Local emissions over the subcontinent make summer storms more erratic, and may have global consequences.

Over the next decade, more than 400 large dams will be built on the Himalayan rivers—by India, China, Nepal, Bhutan, and Pakistan—to feed the region’s hunger for electricity and its need for irrigation. New ports and thermal power plants line the coastal arc that runs from India, through Southeast Asia, to China. India and China have embarked on schemes to divert rivers to bring water to their driest lands: Costing tens or hundreds of billions of dollars, they are the largest and most expensive construction projects the world has ever seen. At stake in how these plans unfold is the welfare of a significant portion of humanity. At stake is the future shape of Asia, the relations among its nations.

The Indian subcontinent is the crucible of the monsoon. In its simplest definition, the monsoon is “a seasonal prevailing wind.” There are other monsoons, in northern Australia and in North America; none is as pronounced, as marked in its reversal between wet and dry seasons, as the South Asian monsoon. More than 70 percent of total rainfall in South Asia occurs during just three months each year, between June and September. Even within that period, rainfall is not consistent: It is compressed into just 100 hours of torrential rain across the summer months.

Despite a vast expansion in irrigation since 1947, 60 percent of Indian agriculture remains rain-fed, and agriculture employs about half of India’s population. Unlike China, unlike most large countries in the world, India’s population will continue to be predominantly rural until the mid-21st century. No comparably large number of human beings anywhere in the world is so dependent on such intensely seasonal rainfall. In the first decade of the 20th century, the finance minister in the imperial government declared that “every budget is a gamble on the rains”; more than a century later, the leading environmental activist Sunita Narain reversed the terms but retained the substance of the observation: “India’s finance minister is the monsoon,” she declared.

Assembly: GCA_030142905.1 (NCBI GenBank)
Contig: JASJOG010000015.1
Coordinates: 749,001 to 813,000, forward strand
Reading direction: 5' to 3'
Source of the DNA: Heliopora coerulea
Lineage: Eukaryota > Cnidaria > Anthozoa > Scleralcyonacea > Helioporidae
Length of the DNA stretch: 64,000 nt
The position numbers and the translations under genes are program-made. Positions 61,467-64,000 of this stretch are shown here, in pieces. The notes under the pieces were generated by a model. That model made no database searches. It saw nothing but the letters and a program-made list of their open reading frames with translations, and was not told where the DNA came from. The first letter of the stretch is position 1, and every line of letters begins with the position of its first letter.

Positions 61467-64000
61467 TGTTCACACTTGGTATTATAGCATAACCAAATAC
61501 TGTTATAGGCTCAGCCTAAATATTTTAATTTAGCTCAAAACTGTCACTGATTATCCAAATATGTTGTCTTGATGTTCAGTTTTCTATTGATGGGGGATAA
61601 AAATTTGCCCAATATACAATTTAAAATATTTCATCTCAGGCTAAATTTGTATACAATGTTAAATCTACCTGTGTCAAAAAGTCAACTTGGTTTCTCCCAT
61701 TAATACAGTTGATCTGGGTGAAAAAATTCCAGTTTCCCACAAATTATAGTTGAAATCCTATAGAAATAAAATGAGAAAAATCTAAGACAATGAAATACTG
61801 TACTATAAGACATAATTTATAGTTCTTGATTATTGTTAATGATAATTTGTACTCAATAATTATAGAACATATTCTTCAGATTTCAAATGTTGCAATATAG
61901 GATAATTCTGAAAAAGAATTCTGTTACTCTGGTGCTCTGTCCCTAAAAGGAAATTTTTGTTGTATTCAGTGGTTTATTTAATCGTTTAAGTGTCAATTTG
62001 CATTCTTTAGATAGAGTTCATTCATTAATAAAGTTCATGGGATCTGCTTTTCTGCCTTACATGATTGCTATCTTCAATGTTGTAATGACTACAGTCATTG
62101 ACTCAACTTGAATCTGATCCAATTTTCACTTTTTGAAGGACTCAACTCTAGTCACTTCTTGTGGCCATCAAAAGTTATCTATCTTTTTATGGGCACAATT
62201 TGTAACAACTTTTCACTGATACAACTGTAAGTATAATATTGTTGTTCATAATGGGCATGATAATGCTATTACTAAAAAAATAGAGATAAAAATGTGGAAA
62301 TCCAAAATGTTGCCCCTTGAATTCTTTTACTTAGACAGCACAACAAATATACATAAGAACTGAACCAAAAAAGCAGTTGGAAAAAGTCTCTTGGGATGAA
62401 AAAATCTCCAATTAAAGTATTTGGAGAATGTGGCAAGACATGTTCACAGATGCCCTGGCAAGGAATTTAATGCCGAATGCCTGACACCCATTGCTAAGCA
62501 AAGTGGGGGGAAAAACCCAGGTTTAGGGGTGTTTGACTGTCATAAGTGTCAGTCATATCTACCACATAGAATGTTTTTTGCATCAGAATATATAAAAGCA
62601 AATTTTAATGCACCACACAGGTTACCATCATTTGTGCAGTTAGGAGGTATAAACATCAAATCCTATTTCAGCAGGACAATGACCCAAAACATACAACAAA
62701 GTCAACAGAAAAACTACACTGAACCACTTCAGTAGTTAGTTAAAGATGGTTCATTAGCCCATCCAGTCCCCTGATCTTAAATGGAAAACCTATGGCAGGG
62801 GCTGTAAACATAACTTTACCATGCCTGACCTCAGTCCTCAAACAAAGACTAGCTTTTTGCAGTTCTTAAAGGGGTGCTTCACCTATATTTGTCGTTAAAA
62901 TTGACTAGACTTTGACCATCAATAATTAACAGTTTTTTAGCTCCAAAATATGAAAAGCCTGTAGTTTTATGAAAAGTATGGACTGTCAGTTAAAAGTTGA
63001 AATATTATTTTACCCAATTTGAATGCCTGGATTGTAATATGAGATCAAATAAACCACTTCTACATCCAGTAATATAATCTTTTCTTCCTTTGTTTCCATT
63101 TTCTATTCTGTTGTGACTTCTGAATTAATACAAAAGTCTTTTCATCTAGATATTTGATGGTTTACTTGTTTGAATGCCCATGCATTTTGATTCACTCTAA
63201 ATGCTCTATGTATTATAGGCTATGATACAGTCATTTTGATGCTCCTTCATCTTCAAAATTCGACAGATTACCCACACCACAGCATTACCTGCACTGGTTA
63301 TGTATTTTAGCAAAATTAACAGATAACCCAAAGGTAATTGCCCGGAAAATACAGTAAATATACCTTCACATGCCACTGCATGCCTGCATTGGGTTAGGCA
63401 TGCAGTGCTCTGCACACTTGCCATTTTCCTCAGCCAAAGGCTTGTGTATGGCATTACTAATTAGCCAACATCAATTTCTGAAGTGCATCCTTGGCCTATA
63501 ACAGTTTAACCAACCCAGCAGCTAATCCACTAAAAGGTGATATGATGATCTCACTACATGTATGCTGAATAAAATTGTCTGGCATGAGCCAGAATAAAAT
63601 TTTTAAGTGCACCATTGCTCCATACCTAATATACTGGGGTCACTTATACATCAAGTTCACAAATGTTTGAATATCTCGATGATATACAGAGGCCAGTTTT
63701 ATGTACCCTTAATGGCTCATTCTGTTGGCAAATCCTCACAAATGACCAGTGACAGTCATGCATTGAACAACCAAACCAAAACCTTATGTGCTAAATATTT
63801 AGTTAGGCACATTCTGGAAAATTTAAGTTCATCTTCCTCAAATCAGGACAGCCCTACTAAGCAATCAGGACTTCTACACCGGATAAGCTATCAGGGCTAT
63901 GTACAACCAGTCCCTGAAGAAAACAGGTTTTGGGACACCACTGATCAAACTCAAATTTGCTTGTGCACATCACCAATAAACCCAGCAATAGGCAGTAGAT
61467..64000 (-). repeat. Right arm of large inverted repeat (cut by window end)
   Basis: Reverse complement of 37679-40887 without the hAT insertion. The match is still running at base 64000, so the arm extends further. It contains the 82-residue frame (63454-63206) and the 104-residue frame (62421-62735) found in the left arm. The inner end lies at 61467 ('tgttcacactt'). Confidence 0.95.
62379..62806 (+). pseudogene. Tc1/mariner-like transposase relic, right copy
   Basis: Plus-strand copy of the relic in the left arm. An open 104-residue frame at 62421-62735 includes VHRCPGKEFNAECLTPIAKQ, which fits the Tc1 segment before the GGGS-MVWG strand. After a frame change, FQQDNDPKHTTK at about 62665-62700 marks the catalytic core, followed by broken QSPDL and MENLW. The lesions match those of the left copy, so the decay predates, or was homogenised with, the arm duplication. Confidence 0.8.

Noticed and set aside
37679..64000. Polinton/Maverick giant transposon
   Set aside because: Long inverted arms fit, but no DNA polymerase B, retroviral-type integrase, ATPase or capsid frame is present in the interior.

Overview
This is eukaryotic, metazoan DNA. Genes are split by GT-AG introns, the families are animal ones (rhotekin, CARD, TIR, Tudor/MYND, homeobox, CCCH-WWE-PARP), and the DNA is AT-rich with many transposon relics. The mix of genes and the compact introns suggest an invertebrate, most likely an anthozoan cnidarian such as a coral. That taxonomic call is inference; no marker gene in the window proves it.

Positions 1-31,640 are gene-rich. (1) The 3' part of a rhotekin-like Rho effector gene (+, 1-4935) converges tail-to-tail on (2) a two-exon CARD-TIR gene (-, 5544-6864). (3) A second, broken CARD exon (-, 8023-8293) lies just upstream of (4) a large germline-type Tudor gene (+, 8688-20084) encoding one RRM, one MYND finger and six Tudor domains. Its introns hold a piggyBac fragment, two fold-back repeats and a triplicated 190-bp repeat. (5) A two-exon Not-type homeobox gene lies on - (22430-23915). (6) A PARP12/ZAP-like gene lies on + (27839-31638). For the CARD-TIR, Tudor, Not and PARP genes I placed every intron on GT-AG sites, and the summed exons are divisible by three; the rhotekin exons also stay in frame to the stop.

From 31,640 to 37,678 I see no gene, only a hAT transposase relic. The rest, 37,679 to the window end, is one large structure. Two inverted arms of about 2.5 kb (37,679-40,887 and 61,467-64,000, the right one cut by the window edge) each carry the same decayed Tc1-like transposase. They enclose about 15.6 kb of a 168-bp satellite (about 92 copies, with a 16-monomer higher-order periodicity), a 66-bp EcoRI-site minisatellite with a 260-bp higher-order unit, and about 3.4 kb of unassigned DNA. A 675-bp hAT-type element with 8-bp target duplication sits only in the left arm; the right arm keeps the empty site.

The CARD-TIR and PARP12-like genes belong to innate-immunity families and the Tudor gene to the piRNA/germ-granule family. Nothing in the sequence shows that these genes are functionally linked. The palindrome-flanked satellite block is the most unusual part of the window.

The South Asian monsoon has effects far beyond South Asia. We know this, at least in part, because of climate research undertaken in India in the 20th century. Sir Gilbert Walker, a pioneer of global climate science, wrote in 1927 that “the climate of India is of special interest, not merely as that of the greatest tropical region in the British Empire, but also because it seems to have been designed by nature with the object of demonstrating physical processes on a huge scale.” That sense of scientific opportunity, combined with the pressing material need to understand the monsoon, inspired a century of study in India. Charles Normand, Walker’s successor as head of the Indian weather service, insisted that the monsoon is “an active, not a passive, feature in world weather.”

Subsequent research has confirmed his view—the Asian monsoon is entwined with many aspects of the global climate. It has an important influence on global atmospheric circulation. The future behavior of the South Asian monsoon has implications for the whole world. Arguably no other part of the global climate system affects more people, more directly.

The breakthroughs in tropical meteorology of the late 20th century shed new light on the scale and complexity of internal variability in the monsoon on multiple timescales—from the quasiperiodic impact of the El Niño–Southern Oscillation system to the tropical-weather fluctuation pattern known as the Madden-Julian Oscillation. In recent years, the focus of scientific research has been on how the effects of anthropogenic climate change interact with the monsoon’s natural variability in dangerous and unpredictable ways.

The most fundamental forces driving the monsoon are the thermal contrast between the land and the ocean and the availability of moisture. Climate change affects both of these drivers of wind and rain. The warming of the ocean’s surface is likely to augment the amount of moisture the monsoon winds pick up on their journey toward the Indian subcontinent. But if the ocean surface warms more rapidly than the land, which appears to be happening in equatorial waters, this would narrow the temperature gradient that drives the winds, and so weaken circulation. Put simply, many climate models predict that the first of these processes will predominate: “Wet gets wetter” as a result of greenhouse-gas emissions. They predict, that is to say, that the moist monsoon lands will see an increase in rainfall.